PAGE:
Rupert Pupkin Speaks: Kino Lorber Studio Classics - STEELE JUSTICE and ASSASSINATION onBlu-ray ""

Tuesday, May 3, 2016

Kino Lorber Studio Classics - STEELE JUSTICE and ASSASSINATION onBlu-ray

STEELE JUSTICE (1987; Robert Boris)
"He isn't being recruited. He's being unleashed."
The title for STEELE JUSTICE slams onscreen with a huge clank - like the sound of a heavy iron door banging shut. That's something I miss from movies now - sound effects like that that personify the main character in a way. In this case, John Steele is as tough as his name (and the signs of the credits) implies. His silhouette even firms the "I" in JUSTICE, which is another convention of 80s title treatments that I love. 
The movie opens with a flashback to Steele's final days as a soldier in Vietnam in 1975 (exhibiting his  anti-authoritarian nature). The next time we see him, in the present day, he's hauling for the Bureau of Wild Horse Management and getting himself fired for losing his temper. You see, Sterle's temper is always getting him in trouble. When he gets mad, he starts shooting or swinging or brings out his pet snake (named "3 Steps" after how long it takes to kill you after he's bitten) to menace people. But why would there ever be any call for him to get really angry? It's clear in a movie like this that pretty much anyone who is close to our hero will likely be killed in order to facilitate his vengeance. This is one of those "One Man Rampage of Revenge" movies. In the wake of the DEATH WISH, FIRST BLOOD and MISSING IN ACTION movies, there were a lot of lower-budgeted knockoffs. No the VHS rental era, STEELE JUSTICE was one of those vigilante films that stood a shot at getting watched by virtue of the fact that it was violent and starred the Sensei from THE KARATE KID. Martin Kove is a decent action lead, but the movie's biggest issue is that the actual rampage of revenge doesn't really get going until almost a full hour in. There's even a cheesy "80s music video being filmed" scene before the action stuff begins. When it does finally get going it has its moments though. And thankfully Kove has Bernie Casey and Ronny Cox to back him up.


Rock out to the closing theme song to STEEL JUSTICE here:






ASSASSINATION (1987; PETER R. HUNT)
This is part of Bronson's later career that I have a good deal of familiarity with. When I was going through my Bronson phase (following my Eastwood and Chuck Norris phases) of VHS renting, I went for just about everything he did with Cannon Films in the 1980s. DEATH WISH III was and still is one of my very favorite movies, so I was always on the hunt for another one like that. Few of them lived up to that high standard, but Bronson always delivered perfectly Bronson-y performances and Cannon always delivered movies with some big action in the last third. ASSASSINATION is interesting, but slightly tamer than the Paul Kersey stuff, but the menu features Bronson with a rocket launcher, so you know it'll get nutty towards the back. Here, Bronson plays an aging Secret Service agent assigned to the new administrations First Lady. They clash as she doesn't appreciate being told what to do (in order to stay safe), but eventually she comes around to Bronson's charms and his dedication to the job. What's interesting and kinda creepy about these later, salt and pepper haired Bronson films is the fact that they always felt the need to make him have a younger gal interested in him sexually. This is especially off because he's starting in the movie with his then wife (and love of his life) Jill Ireland. Thankfully, more time is spent on blowing things up than on pervy romantic subplots (as should be the case with all Cannon Films productions). Think of this movie as Cannon's version of GUARDING TESS, but before GUARDING TESS (and not a comedy). While it's not Bronson and Ireland's best work, it is always nice to see them work together. It's been said that a lot of Bronson's latter-day work was done to help provide for Ireland's sickness (she was diagnosed with breast cancer in 1984). ASSASSINATION was the last film they would do together before her death in 1990.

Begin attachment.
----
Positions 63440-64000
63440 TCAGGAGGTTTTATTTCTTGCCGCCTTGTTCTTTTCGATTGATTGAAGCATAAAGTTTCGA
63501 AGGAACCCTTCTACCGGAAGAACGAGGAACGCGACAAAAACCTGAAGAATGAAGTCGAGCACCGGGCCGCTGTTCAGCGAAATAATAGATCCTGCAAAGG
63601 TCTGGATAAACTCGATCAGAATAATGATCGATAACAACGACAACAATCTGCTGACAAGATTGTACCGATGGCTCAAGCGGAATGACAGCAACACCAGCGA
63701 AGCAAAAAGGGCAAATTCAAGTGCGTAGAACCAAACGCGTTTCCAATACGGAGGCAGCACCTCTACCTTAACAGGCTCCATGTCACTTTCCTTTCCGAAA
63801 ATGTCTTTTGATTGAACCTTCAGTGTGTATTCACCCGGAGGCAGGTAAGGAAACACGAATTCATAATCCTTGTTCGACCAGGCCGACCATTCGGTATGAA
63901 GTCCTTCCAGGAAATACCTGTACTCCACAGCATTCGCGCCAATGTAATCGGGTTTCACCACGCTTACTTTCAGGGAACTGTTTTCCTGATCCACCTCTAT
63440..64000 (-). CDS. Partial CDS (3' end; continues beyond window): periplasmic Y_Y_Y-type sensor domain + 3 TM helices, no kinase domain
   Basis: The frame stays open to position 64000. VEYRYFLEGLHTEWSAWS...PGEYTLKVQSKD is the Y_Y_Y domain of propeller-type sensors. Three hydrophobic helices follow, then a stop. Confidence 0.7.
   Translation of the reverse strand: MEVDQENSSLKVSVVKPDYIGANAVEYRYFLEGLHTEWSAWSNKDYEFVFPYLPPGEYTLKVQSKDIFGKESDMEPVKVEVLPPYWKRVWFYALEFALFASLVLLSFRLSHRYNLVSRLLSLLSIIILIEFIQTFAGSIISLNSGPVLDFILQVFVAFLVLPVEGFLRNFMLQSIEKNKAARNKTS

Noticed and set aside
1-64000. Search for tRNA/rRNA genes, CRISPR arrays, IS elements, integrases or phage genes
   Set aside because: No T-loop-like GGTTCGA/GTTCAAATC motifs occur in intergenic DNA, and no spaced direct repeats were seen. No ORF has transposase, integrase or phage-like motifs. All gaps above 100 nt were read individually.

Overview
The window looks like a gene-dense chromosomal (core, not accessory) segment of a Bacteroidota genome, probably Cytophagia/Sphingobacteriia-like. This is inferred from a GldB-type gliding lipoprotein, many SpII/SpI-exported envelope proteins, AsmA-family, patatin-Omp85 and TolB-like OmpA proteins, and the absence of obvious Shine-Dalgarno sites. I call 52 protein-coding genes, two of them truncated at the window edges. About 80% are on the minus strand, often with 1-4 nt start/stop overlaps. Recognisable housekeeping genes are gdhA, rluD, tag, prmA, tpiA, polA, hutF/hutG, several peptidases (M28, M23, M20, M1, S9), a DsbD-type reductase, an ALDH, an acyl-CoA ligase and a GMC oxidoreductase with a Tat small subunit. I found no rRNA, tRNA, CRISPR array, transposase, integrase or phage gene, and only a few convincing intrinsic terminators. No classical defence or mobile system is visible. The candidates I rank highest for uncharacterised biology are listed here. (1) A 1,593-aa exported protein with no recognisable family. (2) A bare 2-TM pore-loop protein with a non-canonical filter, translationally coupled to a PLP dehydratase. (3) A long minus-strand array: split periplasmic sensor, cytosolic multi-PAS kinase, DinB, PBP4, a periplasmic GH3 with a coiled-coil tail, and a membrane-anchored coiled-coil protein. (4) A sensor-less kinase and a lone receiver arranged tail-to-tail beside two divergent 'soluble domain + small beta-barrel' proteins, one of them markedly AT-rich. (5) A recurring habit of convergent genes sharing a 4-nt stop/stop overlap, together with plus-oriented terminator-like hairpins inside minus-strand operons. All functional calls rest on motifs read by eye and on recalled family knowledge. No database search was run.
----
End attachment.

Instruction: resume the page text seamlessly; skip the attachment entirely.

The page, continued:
This film also has the extra cache of having been directed by Peter Hunt who worked as an editor on Bond movies like DR. NO, GOLDFINGER and FROM RUSSIA WITH LOVE and also for directing ON HER MAJESTY'S SECRET SERVICE. He also had worked with Bronson a few years earlier in the classic film DEATH HUNT with he and Lee Marvin. 


In this 1993 interview, Bronson reflects on his wife after her passing:

1 comment:

SteveQ said...

Steele Justice still has one of the all-time great scenes, when the hero cauterizes his wound with a hot frying pan. I have rarely laughed so hard as when I first saw that.